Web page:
3. Contractual Aspects of Trade Marks in the Metaverse
Technically speaking, the metaverse is a digital ecosystem, a network of interoperable virtual worlds, including augmented reality, virtual reality and other experiences. At the moment, there is no unified metaverse, but rather multiple metaverse experiences operating across multiple platforms. In these platforms, users, among other activities, can buy virtual items, play virtual games, and attend virtual concerts, or can be creators of experiences and digital products.
Each platform has its own characteristics, thus the way users access the metaverse and the related regulations vary from platform to platform depending on its structure, the services offered, and the level of interaction and/or contribution of the user inside the platform.
For example, Sandbox is a blockchain-based platform where users can rent and buy virtual land and set up its virtual presence by opening virtual stores and shopping malls. Decentraland is a 3D virtual social world where users can trade NFTs, organize events, trade goods/ services, play games, and socialize with people from all over the virtual planet. As its name says, Decentraland is entirely decentralized, providing complete ownership over the experiences users have created on the platform. Roblox is a leading metaverse gaming platform that allows players to create games of their own. It allows users to dress up their avatars with accessories from real-life brands.
Generally, in order to access these platforms, users must accept a pre-filled form of terms and conditions available online. These types of documents fall into the genus of General Terms and Conditions within the context of the so-called adhesion contracts, which are especially typical of distance contracts. The rules contained therein apply indistinctly to all users.
Additionally, the platforms provide specific terms for users who create content inside the virtual reality, the so-called creators. In this case, metaverse platforms provide the users with the opportunity to submit, post, display, transmit or otherwise make available certain content, including messages, files, data, software, sound, videos, photos, graphics and other items, on or through the metaverse platform. Generally, by submitting, transmitting, posting, displaying or otherwise making available any content, the user grants the owner of the platform a worldwide, non-exclusive, sublicensable, royalty-free and paid up license to exploit such user content in connection with the platform, including trade marks.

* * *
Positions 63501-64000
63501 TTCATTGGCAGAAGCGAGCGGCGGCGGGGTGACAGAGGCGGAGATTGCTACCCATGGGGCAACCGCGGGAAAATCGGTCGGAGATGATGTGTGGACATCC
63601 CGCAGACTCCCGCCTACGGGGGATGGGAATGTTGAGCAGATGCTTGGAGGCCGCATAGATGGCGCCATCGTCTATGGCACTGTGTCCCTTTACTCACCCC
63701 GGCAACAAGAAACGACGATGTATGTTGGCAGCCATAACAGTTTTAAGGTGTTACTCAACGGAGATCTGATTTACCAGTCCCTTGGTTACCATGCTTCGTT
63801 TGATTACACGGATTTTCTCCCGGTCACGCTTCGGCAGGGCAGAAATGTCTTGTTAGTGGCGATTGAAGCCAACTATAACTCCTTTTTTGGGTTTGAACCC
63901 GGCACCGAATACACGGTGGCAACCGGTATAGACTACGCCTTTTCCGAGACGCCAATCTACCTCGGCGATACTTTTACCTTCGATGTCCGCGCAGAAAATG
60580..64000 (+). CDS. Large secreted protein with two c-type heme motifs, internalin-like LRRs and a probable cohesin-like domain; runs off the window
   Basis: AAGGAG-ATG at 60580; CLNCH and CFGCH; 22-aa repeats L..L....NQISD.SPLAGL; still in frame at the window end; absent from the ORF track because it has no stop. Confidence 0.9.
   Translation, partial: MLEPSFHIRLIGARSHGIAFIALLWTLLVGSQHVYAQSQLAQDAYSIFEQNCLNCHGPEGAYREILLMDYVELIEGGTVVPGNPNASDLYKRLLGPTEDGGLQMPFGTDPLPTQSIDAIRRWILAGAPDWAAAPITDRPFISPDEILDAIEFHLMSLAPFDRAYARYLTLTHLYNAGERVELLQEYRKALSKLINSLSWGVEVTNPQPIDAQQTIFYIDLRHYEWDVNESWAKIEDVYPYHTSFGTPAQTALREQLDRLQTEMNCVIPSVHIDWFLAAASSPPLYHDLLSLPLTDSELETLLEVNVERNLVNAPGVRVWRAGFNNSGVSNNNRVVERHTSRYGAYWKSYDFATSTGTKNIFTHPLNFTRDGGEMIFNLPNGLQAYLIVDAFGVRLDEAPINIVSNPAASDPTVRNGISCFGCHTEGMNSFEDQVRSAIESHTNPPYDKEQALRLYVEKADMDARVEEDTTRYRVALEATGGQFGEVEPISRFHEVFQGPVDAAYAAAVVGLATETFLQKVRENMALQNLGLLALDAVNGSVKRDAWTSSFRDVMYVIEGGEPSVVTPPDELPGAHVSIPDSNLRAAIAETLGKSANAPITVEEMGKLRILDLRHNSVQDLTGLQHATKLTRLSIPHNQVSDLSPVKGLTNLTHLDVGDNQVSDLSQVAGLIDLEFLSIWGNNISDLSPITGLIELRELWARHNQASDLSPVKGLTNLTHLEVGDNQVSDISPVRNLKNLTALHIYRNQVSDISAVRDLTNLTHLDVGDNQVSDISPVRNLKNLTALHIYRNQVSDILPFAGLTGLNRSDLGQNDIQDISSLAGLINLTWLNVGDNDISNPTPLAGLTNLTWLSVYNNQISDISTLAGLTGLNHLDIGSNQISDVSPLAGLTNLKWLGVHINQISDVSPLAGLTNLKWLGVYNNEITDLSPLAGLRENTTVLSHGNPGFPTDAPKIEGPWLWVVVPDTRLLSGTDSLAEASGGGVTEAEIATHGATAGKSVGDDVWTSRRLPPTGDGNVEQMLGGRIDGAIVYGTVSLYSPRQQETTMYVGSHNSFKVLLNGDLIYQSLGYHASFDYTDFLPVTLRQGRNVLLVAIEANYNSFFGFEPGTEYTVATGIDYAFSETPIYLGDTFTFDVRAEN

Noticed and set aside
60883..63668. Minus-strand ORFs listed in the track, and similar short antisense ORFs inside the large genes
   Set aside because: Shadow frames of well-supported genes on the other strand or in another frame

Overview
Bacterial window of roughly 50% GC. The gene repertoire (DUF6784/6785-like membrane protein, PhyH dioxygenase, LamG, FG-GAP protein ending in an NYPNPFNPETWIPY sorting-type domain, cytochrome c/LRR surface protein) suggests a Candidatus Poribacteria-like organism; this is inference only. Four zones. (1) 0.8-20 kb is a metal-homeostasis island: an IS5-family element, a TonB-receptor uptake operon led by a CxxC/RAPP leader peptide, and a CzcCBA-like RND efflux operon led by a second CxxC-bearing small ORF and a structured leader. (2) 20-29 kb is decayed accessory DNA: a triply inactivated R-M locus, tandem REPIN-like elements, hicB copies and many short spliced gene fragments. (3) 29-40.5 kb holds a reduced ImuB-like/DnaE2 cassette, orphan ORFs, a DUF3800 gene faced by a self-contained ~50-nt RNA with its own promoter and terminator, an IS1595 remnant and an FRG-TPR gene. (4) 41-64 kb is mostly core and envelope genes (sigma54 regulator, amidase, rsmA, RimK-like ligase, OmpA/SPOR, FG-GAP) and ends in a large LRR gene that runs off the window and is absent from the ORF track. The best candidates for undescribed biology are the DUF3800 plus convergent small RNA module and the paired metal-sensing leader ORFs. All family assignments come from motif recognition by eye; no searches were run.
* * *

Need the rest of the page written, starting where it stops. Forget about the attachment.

In the current practice, companies usually implement a dual system of regulation involving, on the one hand, the acceptance of the general conditions submitted by the platform and, on the other hand, a side agreement for a specific regulation based on the company’s need to protect its own trade marks and, more in general, its intellectual property rights.
Another interesting profile of the relationship between the metaverse and trade marks is that goods can be tokenized and purchased in the metaverse. In this regard, companies usually outsource the creation of the digital product to a third party through a service agreement. In this case, goods are converted into NFTs when they are uploaded to the virtual marketplace and linked to smart contracts. Smart contracts play a key role in NFT-based blockchain technology. They can provide a mechanism to manage and enforce intellectual property rights in the NFTs: in particular, the smart contract acts as a license to specific content governing the use of the NFT to which the virtual asset is linked.